Good Managers Retain Talent

Hard Work
Here at CMOE we always have plenty of work to go around. I’m sure many of you can relate to this. On occasion, when we get overloaded during our busy seasons and we often bring in “temporary” people to help with a number of tasks. These workers help to reorganize the stock room and do landscaping beyond our normal service, or help with random projects that often involve significant physical labor.

On one occasion, we had the pleasure of working with a great individual who was helping to clean up after some remodeling. Benny was dependable, worked very hard and focused on the projects he was assigned to. Because of his dedication, we specifically requested his assistance from the temporary labor agency we were working with to assign him to us.

Background On Benny
One morning I was asked to pickup Benny on my way into work. During our drive to the office, Benny talked about his personal life. He was barely making ends meet it life and had some health issues. If I had to guess, he was in his late 50’s but looked much older. Benny had spent most of his life working on labor intensive jobs permanently in construction. While he liked this type of work, it was not very rewarding. Too many of the individuals he had worked with throughout his life were very autocratic and dictatorial and having spent some time in this industry myself, I knew the type he was referring to.

The Job Site
Benny worked on multiple job sites for us. One day a few of us decided to jump in and help Benny load some broken concrete into a dumpster. This would help get the next phase of this particular project a jump start and give Benny some much needed help and a bit of motivation to the backbreaking work.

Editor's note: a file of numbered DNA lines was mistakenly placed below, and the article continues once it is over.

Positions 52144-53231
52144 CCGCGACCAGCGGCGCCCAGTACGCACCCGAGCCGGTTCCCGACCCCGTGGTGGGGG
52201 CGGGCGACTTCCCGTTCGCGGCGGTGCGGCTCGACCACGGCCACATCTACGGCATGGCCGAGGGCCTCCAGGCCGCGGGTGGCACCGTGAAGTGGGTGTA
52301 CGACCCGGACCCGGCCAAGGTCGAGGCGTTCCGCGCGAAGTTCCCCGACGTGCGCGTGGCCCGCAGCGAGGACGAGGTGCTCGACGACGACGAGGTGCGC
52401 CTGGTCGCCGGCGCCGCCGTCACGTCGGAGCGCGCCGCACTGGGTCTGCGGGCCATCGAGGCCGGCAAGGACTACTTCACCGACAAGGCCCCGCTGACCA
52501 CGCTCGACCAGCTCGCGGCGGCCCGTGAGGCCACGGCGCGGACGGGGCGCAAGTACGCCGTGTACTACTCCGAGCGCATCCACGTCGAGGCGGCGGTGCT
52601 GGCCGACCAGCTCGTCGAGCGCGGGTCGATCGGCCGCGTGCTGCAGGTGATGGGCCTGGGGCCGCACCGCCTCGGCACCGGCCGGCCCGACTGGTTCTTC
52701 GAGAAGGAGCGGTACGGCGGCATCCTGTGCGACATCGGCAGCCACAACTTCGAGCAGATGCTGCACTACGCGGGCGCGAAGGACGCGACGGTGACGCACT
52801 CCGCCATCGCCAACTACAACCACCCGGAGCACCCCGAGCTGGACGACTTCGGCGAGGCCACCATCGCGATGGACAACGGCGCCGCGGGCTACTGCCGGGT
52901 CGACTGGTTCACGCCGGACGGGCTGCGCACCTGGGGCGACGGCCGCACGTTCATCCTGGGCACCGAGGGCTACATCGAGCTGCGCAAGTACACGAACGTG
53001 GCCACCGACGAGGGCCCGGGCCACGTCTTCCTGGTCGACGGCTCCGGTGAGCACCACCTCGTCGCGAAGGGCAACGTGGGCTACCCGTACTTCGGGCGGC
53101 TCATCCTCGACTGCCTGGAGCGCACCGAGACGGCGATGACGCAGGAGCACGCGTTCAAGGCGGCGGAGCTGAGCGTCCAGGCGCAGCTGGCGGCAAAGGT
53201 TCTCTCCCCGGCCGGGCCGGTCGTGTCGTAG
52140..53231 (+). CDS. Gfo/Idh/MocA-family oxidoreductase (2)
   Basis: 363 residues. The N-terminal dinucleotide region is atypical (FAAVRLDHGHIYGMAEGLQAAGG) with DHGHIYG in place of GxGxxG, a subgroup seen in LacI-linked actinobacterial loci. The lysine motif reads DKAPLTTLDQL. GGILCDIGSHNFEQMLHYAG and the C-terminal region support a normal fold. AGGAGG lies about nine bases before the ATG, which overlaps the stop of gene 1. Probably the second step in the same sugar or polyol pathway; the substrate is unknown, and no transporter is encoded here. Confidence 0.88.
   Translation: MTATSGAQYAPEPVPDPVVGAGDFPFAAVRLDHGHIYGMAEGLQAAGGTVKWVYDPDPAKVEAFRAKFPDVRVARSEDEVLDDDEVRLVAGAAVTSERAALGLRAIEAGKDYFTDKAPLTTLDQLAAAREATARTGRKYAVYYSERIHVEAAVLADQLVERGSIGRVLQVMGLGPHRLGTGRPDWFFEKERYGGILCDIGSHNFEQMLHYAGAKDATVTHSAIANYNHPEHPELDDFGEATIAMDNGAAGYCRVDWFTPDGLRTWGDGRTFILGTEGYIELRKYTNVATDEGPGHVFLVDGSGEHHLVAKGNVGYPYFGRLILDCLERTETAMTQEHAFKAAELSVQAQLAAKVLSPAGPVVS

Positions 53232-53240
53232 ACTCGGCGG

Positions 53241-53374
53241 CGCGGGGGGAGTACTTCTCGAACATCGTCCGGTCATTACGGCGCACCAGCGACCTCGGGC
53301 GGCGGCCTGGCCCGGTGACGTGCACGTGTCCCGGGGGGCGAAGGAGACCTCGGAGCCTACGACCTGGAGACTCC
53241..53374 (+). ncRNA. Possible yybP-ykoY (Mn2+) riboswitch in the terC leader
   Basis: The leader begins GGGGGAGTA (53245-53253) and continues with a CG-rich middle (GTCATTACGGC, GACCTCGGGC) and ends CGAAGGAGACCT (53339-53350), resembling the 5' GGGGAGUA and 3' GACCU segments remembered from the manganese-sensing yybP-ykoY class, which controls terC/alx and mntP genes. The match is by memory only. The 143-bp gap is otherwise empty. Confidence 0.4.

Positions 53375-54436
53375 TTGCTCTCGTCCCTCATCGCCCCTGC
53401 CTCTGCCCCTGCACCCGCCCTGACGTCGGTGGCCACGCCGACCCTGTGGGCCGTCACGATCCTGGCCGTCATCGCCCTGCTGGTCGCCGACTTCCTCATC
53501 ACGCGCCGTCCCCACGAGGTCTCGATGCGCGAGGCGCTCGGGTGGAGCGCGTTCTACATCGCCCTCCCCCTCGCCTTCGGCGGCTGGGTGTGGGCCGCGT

After the dumpster was fully loaded, we took a break from the searing heat and dust. As we were sitting in the shade, someone said to him “Benny, you have been great! You’re such a hard worker and I appreciate your effort and attention to detail. I don’t know where we would be without you this week.” After the rest of us confirmed this comment, there was a pause for a few seconds. Benny responded with a quiver in his voice, “I really try to work hard and do a good job, but no one has ever told me that. Thank you. You guys have been good to me.”

The Impact
When Benny made this comment, you could see he felt undervalued for much of his life. I thought to myself, how unfortunate it is that no one has ever told Benny he does a good job. A simple “JOB WELL DONE” can go much further than we might ever think.

The Lesson – Talent Retention
As I think back on this, I wonder how many managers and organizations lost out on Benny? The concept of providing appreciation to employees is nothing new, but if it is not being communicated or taught to leaders and managers, organizations ARE and will lose great talent. It is not uncommon to hear that employees leave their managers and not their jobs. We can change this by providing some simple appreciation and recognition.

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About the Author

Chris Stowell

Christopher Stowell is currently serving as CMOE’s Vice President of Sales and Marketing where he works with multi-national organization to develop their people. His special interests lie in coaching teamwork, strategy, e-learning, and assessment design, and delivery. Chris has a special talent in helping companies assess their organizational effectiveness and identifying key issues and opportunities in order to advance their performance and achieve long term results. Additionally, he has extensive experience in designing, coordinating, and facilitating customized adventure based experiential training events for high performance teams.